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This article is written by a student writer from the Her Campus at KCL chapter.


As an African girl, I’ve heard and seen it all when it comes to people’s assumptions and stereotypes regarding my continent. From commercials on TV depicting malnourished and needy children, to Nigerian “princes”  scamming poor old ladies out of their pensions on Facebook, Africa certainly hasn’t garnered the best reputation out there. So in this article, we’re going to be debunking 5 hilariously ridiculous myths and stereotypes about the African continent.

1) Yes, it is indeed a continent and not a country.

Photo via Pixabay on Pexels

I know I know, shocking! No but seriously, there are some people out there who genuinely believe that Africa is a country and yes, you should be ashamed. You have no idea how many times I have heard people refer to Africa as a country and I’m always left bewildered, yet slightly amused. Yes Suzy, Africa is a continent and not a country. In fact, not only is it a continent, but did you know that it is the second largest and most diverse continent on Earth? Yup! Africa is home to 54 countries, 3000 tribes and 1500-2000 spoken languages, each of them in different dialects. This brings us to stereotype number two:


2) No, none of us speak African (sigh).

Oh, how I’ve often wished and longed to speak “African” (or whatever that Black Panther language is) I mean, it would certainly make things easier whilst roaming around the hills and crevices of Wakanda. Okay but seriously, there are over 2000 languages spoken within the continent and none of them include African, (again, sigh). However, we do have a most spoken language across the continent and it just so happens to be Swahili, a bantu language which originated on the coast of East Africa and is the official language of Tanzania, Kenya and Uganda. Fun fact, it also happens to be the language that is spoken in The Lion King, which is originally set in Kenya. You know that famous phrase “Hakuna Matata”? Well, that’s Swahili for ‘no worries’, and “Simba” is actually Swahili for lion, (real creative, lol). Following Swahili, the most spoken languages are Amharic, Yoruba, Oromo, Hausa, Igbo, Zulu, Shona, Arabic, Portuguese and French. Onto stereotype number three:


3) We are NOT a monolith, we do not all look, act or behave the same.

African american woman smiling against yellow background wearing flower crown

Most people are often surprised at just how diverse the African continent is. As stated above, Africa is the most ethnically diverse continent in the world. We don’t all speak the same language, we do not all look the same and we certainly do not all behave the same way. There are 3000 tribes and over 2000 ethnic groups in Africa. People across the East, West, North and South of Africa are all distinctly different in appearance, language and behaviour. Even within the same countries, people differentiate themselves according to their tribes and languages. In Kenya for example, the Masai who are of the Nilotic ethnic group are very different from Luhyas who are of the Bantu ethnic group. Not only do they speak different languages, but their physical appearance, traditions and lifestyles differ greatly. Also, if you’ve ever wondered where all those fast and high-endurance Kenyan olympic runners come from, they mostly originate from one particular region in the highlands called the Rift Valley. Furthermore, they are mostly from the Kalenjin tribe who are a Nilotic people. But it’s not just Kenya, people differentiate themselves according to tribe in all African countries. Myth number four:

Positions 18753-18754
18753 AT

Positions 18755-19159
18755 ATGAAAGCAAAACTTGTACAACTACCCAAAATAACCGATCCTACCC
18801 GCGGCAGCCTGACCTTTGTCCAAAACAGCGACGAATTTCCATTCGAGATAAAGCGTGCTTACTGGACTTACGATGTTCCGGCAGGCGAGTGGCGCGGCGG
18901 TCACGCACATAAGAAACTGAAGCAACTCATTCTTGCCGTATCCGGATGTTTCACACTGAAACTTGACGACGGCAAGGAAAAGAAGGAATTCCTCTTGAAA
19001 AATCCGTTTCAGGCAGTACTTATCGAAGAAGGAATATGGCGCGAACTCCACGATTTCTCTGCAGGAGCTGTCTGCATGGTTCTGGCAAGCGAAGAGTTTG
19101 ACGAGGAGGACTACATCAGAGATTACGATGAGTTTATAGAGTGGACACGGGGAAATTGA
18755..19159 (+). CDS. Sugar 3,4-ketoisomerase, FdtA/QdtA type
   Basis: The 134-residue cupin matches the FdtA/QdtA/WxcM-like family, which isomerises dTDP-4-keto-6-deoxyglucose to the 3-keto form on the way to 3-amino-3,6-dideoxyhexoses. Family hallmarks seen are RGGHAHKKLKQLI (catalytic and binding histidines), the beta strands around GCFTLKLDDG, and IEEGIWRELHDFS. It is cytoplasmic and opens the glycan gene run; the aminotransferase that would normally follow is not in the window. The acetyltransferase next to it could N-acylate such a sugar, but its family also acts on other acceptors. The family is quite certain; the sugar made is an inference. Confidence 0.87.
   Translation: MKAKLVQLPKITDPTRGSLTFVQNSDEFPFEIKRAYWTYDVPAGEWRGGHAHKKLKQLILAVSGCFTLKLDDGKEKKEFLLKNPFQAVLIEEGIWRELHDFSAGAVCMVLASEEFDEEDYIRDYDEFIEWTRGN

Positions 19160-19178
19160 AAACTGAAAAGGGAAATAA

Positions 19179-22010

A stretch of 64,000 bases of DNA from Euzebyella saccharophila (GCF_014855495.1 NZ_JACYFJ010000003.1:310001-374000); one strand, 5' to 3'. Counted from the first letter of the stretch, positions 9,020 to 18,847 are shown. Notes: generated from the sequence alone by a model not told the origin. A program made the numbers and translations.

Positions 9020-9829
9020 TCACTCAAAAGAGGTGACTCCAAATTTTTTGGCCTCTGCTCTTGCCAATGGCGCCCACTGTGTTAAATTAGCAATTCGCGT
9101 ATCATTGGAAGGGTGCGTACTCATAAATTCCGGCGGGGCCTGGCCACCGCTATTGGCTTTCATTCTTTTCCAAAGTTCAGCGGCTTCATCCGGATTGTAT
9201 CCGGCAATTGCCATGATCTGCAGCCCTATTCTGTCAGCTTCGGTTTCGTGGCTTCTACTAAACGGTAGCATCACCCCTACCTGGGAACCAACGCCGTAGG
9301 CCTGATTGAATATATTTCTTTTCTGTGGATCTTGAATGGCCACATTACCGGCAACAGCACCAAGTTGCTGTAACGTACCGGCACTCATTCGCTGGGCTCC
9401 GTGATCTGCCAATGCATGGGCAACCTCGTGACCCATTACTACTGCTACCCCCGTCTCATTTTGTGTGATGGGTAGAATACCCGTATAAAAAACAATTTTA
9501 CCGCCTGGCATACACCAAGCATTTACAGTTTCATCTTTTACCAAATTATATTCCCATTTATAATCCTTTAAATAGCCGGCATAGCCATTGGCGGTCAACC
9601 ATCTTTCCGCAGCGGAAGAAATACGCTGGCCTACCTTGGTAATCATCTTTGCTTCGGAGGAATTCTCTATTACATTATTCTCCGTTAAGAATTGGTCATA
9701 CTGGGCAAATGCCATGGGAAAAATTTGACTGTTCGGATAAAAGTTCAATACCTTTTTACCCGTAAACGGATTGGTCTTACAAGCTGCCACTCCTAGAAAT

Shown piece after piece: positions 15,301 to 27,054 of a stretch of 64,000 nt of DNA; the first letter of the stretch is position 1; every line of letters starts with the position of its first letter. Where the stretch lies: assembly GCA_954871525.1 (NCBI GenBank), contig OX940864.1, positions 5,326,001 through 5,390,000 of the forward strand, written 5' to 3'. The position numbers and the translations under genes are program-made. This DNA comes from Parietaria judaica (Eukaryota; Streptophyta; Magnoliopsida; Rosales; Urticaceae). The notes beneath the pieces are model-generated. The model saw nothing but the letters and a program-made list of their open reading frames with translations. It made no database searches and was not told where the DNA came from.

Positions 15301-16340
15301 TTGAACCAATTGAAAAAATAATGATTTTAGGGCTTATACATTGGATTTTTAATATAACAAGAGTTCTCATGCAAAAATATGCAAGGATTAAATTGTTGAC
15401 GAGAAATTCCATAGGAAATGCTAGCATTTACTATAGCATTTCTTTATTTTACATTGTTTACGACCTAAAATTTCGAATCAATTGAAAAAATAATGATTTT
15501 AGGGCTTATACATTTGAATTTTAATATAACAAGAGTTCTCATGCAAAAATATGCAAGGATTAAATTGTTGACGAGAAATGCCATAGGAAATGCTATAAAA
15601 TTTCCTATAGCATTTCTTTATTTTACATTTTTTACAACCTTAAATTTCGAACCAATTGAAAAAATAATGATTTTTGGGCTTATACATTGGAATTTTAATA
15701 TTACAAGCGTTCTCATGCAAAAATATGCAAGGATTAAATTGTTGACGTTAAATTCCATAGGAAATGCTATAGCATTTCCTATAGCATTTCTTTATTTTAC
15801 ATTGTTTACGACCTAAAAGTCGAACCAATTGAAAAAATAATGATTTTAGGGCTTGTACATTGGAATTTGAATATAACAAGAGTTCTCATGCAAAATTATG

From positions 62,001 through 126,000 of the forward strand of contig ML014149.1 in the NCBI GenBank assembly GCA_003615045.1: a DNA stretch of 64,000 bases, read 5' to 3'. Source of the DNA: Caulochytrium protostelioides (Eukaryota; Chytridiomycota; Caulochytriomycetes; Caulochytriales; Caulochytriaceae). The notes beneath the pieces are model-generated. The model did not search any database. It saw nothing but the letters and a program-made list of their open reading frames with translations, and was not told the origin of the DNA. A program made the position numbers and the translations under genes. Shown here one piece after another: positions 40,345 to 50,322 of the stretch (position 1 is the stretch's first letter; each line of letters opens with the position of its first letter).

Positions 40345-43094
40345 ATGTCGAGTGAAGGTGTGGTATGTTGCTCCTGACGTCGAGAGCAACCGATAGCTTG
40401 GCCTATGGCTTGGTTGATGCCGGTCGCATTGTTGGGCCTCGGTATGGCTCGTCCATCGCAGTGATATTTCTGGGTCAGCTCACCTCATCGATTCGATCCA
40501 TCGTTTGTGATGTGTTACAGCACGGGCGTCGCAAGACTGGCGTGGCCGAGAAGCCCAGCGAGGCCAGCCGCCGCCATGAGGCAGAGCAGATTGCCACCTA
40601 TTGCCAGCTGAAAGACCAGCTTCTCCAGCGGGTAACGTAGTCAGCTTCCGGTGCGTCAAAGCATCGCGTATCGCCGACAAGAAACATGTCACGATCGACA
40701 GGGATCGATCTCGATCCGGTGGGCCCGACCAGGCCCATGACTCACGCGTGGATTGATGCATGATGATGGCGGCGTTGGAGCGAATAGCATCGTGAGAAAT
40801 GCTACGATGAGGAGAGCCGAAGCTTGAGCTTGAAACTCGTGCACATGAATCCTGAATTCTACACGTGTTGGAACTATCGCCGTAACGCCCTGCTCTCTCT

4) We do NOT all live in huts or ride our pet lions to school.

low angle of green trees
Immortal Shots
Even as ridiculous and amusing as that felt to type, there are still people out there who really do think that most of us live in mud huts and trees. In fact, one of my friends once told me that on a school trip to the U.S, she managed to convince some gullible Americans that she primarily rode her pet lion to and from school, while living in the trees. No, I’m not kidding, I’m dead serious. So, no, we don’t all live in mud huts or trees and neither do we have pet lions (although some people might). In all actuality, most African people live in modern cities and many of us live in nice suburbs and lead nice, ordinary and boring lives just like you. We don’t ride our pet lions to go to school, we lug ourselves out of bed every morning at 6am, get into our parents’ cars and contemplate whether or not this education thing is actually worth it, just like you. Which brings us to our last and final ridiculously hilarious, yet offensive, myth:


5) We don’t walk around naked (this isn’t National Geographic).

I mean…at this point if this even had to be said…then it’s too late for you, sis.

I can\'t help you mad men sally draper
Lionsgate Television



Audrey is a full time undergraduate law student from Kenya, studying at King's College London. She would describe herself as a devout follower of Jesus Christ and a lover of travel, fashion, adventure and new friends! She hopes to use her voice to write about the topics that she is passionate about, while also helping to change and shed light on various negative perceptions and stereotypes perpetuated in the media. Step into her head, one article at a time!